Steven Stashwick, The Diplomat
15 July 2015
Southeast Asian naval capabilities are surging. But how meaningful is that?
After decades of operating legacy Soviet platforms, Vietnam’s navy is acquiring advanced new frigates from Russia and the Netherlands, capable new Russian diesel-electric submarines, and a host of modern anti-ship cruise missiles. The Philippines has nearly doubled its fleet of surface combat vessels in the last five years and is working to acquire two advanced new frigates. Malaysia was among the first in the region to add advanced submarines to their fleet and is indigenously building six new advanced French-designed frigates. Meanwhile, Indonesia is building two new Dutch-designed frigates and acquiring two improved South Korean submarines as part of an ambitious 20-year modernization and expansion program.
It is hardly a new observation that naval capabilities in Southeast Asia are surging. Harder to assess, though, is who has the advantage in a peer competition, or sufficient ability to prohibitively raise conflict costs to a more powerful aggressor. Focusing on what the region’s navies are acquiring is not that informative. It glazes over questioning the region’s strategic first principles – namely, assumptions about a country’s goals and what they think they need to achieve those goals – and whether (or to what degree) investments in naval capabilities are relevant to the ongoing disputes that appear to motivate them.
Meaningfully assessing naval capability requires more than adding up fleet tonnage or ship numbers, and even more than tabulating a collection of ship “spec sheets.” It depends strongly on the scope of analysis and an understanding of technical, logistical, human, and operational limitations in the context of the intended missions – and, most crucially, the expected adversary’s capability. Capability should not be considered a generic measure (e.g., the ability to conduct anti-surface ship operations). Rather, it must be considered in relation to an expected opponent (e.g., the ability to conduct anti-surface operations against whose surface ships).
As the starting point for evaluating capability, private analyses often lack understanding of the requirements new systems are notionally fulfilling. Observers should be wary of assertions that a new weapon system will “increase the capacity to conduct [insert mission type]” or “present a more credible defense against [insert threat or adversary].” Such statements may be true, strictly speaking, but they may lack meaning in the context of the required mission scope and adversary capability.
To help understand the nature of requirements, we can begin by considering capacity, which at all levels of analysis is an expression of capability on its own. By itself, China’s South Sea Fleet has more major surface ships than Vietnam, Malaysia, Indonesia, and Singapore combined, and its similarly sized East Sea Fleet is stationed close enough to the region to quickly provide additional forces. If much of the regional buildup is in response to Chinese assertiveness in the South China Sea, does adding handfuls of ships, however individually capable, make a difference?
As part of a cost-imposing deterrence strategy – making success costly enough for an aggressor to dissuade the effort – maybe so. But then other factors become important. Not all frigates are created equally (the Philippines’ new Gregorio del Pilar frigates are built on 50-year-old ex-U.S. Coast Guard hulls and do not have any missile systems installed yet), not all crews are equally trained, and not all navies are equally operationally proficient.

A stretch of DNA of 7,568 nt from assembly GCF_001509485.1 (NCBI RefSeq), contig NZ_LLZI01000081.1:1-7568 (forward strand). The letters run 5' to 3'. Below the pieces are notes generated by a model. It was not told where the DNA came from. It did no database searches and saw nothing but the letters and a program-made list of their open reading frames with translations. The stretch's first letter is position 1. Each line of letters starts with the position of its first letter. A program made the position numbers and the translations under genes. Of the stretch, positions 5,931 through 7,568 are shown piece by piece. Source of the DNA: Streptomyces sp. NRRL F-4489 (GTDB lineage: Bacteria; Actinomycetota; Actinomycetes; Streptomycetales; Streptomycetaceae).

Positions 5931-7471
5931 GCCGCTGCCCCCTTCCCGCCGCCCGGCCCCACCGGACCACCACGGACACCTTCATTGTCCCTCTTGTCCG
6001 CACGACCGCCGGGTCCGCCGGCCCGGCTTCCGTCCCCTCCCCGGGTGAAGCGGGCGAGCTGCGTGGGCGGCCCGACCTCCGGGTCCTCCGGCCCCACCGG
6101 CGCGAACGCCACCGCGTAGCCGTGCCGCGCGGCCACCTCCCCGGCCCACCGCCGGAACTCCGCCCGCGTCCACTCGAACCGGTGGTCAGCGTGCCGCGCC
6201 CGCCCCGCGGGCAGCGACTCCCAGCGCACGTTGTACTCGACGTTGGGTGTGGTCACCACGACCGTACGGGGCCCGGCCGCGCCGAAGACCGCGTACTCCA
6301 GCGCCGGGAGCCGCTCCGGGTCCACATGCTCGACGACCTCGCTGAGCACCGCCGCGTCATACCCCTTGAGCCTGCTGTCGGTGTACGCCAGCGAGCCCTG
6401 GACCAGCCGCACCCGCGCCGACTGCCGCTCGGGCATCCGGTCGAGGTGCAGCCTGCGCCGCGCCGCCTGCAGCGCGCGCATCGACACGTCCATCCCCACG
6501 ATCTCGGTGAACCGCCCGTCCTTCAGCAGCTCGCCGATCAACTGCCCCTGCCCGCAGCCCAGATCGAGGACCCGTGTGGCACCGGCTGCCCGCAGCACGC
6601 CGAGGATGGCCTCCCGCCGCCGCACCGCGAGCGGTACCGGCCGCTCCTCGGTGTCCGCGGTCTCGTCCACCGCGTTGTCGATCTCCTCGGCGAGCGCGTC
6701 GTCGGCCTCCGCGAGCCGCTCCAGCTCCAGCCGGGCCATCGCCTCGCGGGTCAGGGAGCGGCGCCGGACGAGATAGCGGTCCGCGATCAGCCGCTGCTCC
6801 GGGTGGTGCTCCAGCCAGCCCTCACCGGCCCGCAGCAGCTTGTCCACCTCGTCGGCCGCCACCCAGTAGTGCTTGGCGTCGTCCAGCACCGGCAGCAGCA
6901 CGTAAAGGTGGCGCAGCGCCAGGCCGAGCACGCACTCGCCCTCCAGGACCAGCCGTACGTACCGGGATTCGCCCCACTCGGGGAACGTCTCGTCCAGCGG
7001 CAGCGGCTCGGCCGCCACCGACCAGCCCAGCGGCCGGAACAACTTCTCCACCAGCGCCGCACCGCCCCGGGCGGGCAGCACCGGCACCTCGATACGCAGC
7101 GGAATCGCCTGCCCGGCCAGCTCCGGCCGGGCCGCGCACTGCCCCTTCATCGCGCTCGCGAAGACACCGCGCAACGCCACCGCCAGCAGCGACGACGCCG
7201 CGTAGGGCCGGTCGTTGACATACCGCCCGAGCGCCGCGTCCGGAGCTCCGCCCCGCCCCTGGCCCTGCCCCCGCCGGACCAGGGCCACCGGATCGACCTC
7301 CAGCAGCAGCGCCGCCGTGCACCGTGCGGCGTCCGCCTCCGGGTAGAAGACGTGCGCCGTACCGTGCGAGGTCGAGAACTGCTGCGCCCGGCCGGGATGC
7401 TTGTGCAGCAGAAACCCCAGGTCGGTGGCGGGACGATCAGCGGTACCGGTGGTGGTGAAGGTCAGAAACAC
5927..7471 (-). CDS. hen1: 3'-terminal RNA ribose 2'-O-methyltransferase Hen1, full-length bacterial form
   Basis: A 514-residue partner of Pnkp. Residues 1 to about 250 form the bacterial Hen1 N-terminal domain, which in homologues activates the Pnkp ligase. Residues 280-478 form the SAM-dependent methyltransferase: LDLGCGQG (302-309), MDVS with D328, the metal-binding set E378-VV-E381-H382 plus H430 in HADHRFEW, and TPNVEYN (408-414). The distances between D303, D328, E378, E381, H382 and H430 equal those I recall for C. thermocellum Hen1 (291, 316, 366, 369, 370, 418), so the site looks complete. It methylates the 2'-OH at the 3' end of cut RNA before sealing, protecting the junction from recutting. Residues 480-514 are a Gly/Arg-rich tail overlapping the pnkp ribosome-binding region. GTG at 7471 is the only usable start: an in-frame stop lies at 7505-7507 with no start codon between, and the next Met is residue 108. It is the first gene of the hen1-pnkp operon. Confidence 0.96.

Capability’s foil, then, is limitation. In the U.S. Navy the two ideas are an aggregate concept: capabilities and limitations. Both are crucial to understanding that operational reality is constrained by factors that act as frictions and bleed away from a capability’s “design” ideal. Among the most important are destructive capability (how many targets you can hit and how well they are incapacitated), sensors and command and control (how far away you can detect and work together to engage a target), operator and maintainer proficiency (how well the crew can use and keep-up their systems), operational and tactical proficiency (how optimally systems and tactics can be employed), the platform’s self-defense and survivability (how well it can protect itself against a threat and the ability to recover from damage), system reliability and robustness (how prone systems are to malfunction and how sensitive to damage), and logistical and institutional support (the training, supply, and repair support to keep systems running).
The adequacy of a fleet’s capabilities and limitations must be measured against concrete requirements that are determined by the expected adversary and the way the fleet will be used. We must consider those limiting factors and the need to evaluate capability against specific requirements – a specific enemy capability set rather than a generic mission assertion.
For example, say a given anti-ship missile can travel 100 nautical miles, but the sensors on the firing platform can only target out to 50 nautical miles, leaving the other 50 mile capability unusable. Say further that the target vessel can successfully defend against that missile, but its combat systems can only deal with some given number of missiles simultaneously and only against some number in total (due to defensive magazine capacity, which may or may not be greater). If the defensive capability of your target can be gauged, then a technical problem can be reduced to a capacity problem: You only need to fire more missiles than the target can defend against. But then other questions arise. What if the firing platform cannot carry that number of missiles? Or cannot fire that number near-simultaneously? What if the missiles are unreliable or poorly maintained, resulting in a significant failure rate that requires many more missiles to be fired for a successful salvo? Is the total missile inventory sufficient against the expected number of adversary units, and can firing platforms be rearmed under adversarial conditions?